Small Business & Startups and Sports Business

Drive meets goals for first season

April 10, 2015
| By Pat Evans |
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(As seen on WZZM TV 13) With the first Grand Rapids Drive season in the books, Steve Jbara joked the office’s focus now is on a summer softball team.

Jbara and his management team aren’t too concerned the Drive didn’t make the NBA Development League playoffs in its first year with a 23-27 win-loss record, but they’ve got bigger plans for the summer than playing softball.

The organization nailed all of its revenue goals, according to Jbara, adding that the goals were conservative since the organization wasn’t sure how the city would react to the team. He said the community rallied around the Drive more quickly than he had imagined, but he pointed to local support for the Grand Rapids Griffins, West Michigan Whitecaps and area college teams as an indicator it wasn’t a fluke.

With a successful first season in hand, Jbara and vice president of sales Wes Weir are ready to grow the team’s business.

“Last summer, we were selling a dream, and people were taking a risk with us,” Weir said. “It’s not a concept anymore: We have something tangible to sell them with specific attendance numbers, media exposure and things like that.”

Despite the fact the season just ended April 4, Weir said many of the first year’s sponsors already are on board for next season, with many increasing how much they want to contribute. New companies are approaching the management group, as well, which is quite a difference from last year when Jbara and Weir went knocking on doors.

“They are definitely warmer conversations,” Jbara said.

They’re currently working on a partnership with a car dealership, which Jbara said should be a natural fit with the team’s nickname.

Also in the works is a way to expand courtside seating, for which there is a waiting list. The Drive will look to increase its season ticketholders — currently, approximately 1,000 — by 30 to 40 percent.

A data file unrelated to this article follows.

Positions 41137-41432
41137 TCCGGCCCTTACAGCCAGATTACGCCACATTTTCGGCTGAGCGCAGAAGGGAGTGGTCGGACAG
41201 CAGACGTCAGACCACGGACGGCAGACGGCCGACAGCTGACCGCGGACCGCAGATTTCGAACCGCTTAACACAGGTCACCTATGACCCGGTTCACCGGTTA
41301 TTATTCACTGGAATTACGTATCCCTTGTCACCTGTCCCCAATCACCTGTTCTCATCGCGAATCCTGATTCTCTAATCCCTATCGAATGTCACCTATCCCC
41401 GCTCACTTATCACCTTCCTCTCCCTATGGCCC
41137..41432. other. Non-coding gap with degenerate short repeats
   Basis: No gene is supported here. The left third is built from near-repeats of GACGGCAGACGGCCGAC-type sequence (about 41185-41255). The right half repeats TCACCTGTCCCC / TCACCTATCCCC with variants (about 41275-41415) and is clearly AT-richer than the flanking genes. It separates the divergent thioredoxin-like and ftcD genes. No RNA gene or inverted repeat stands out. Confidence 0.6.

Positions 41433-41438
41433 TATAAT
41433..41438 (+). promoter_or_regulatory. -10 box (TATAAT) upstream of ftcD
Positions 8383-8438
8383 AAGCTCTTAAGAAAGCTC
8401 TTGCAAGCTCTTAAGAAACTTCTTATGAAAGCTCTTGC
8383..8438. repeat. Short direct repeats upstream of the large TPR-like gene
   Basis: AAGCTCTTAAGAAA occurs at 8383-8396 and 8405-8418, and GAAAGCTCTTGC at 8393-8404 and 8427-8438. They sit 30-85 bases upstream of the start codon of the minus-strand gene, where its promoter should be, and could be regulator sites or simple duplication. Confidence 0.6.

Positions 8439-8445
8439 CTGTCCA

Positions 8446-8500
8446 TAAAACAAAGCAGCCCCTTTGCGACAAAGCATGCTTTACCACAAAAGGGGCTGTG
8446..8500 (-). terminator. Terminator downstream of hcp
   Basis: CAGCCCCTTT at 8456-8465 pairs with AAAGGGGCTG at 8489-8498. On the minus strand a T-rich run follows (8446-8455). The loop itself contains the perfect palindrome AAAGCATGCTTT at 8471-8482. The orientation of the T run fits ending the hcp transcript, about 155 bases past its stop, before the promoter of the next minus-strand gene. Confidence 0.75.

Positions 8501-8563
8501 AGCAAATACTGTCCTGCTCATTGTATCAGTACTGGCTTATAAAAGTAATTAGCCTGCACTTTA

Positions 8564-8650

To help do that, the team will expand its market. For the first year, marketing was focused mostly on Grand Rapids. This summer, Jbara and Weir will head west to communities such as Muskegon and Holland. A calendar with 50 to 75 community events is slated to help ensure the team’s relevancy doesn’t drop despite the absence of basketball games.

“There are a lot of opportunities. It’s hard for those western communities to go to (the Drive’s parent team, the Detroit) Pistons games, or even Michigan State games,” Jbara said. “They would come to Grand Rapids, but we lacked presence out there.”

The team and the fan experience it offers will continue to improve, Jbara said. The first few games were a struggle, he admitted, but as the season went on, game days continued to improve. He said the Pistons weren’t used to having a direct affiliate either.

Detroit likely will add several players to its roster in the offseason, some of whom won’t be ready for the NBA roster and will end up in Grand Rapids.

Winning, although helpful, isn’t actually a deciding factor in a franchise’s longevity. Good players will get an opportunity at the next level, leaving holes in the D-League, Jbara said. The Drive’s ownership group, The SSJ Group, is dedicated to staying in Grand Rapids and will continue to provide a unique entertainment opportunity, especially as the league grows to its eventual 30-team, one-to-one affiliation model with the NBA.

Other development league teams, such as the Los Angeles D-Fenders, an affiliate to the Los Angeles Lakers, aren’t concerned with bringing people to their games. The D-League teams essentially are used to develop players for the affiliated NBA teams, Jbara said.

Jbara said the NBA is aggressive in its goal to grow the D-League and could see up to four new teams announced this summer that will begin play in 2016-17.

The Drive’s head coach, Otis Smith, will be back next season with a continued focus on developing players. Smith, a former general manger of the Orlando Magic, said he has a different view of the D-League following his stint in Grand Rapids.

Once the league achieves 30 teams and starts to pay better, the product will be vastly improved, he said. Currently, there are 18 D-League teams.

Jbara, Weir and one of the team’s 30-plus investors went to the NBA offices this month and chatted with NBA Commissioner Adam Silver for more than 40 minutes. They were excited about his bullish plan for the league.

Weir said the NBA and the Pistons are happy with the way the first season wrapped up.

“If Steve and I weren’t prepared, the support system from the NBA would sit us down and tell us we need to get back on track,” Weir said.

“We haven’t seen our team business operations rep in months. What that means is he hasn’t felt the need to fly over from the NBA offices in New York to make sure we’re staying on track.”

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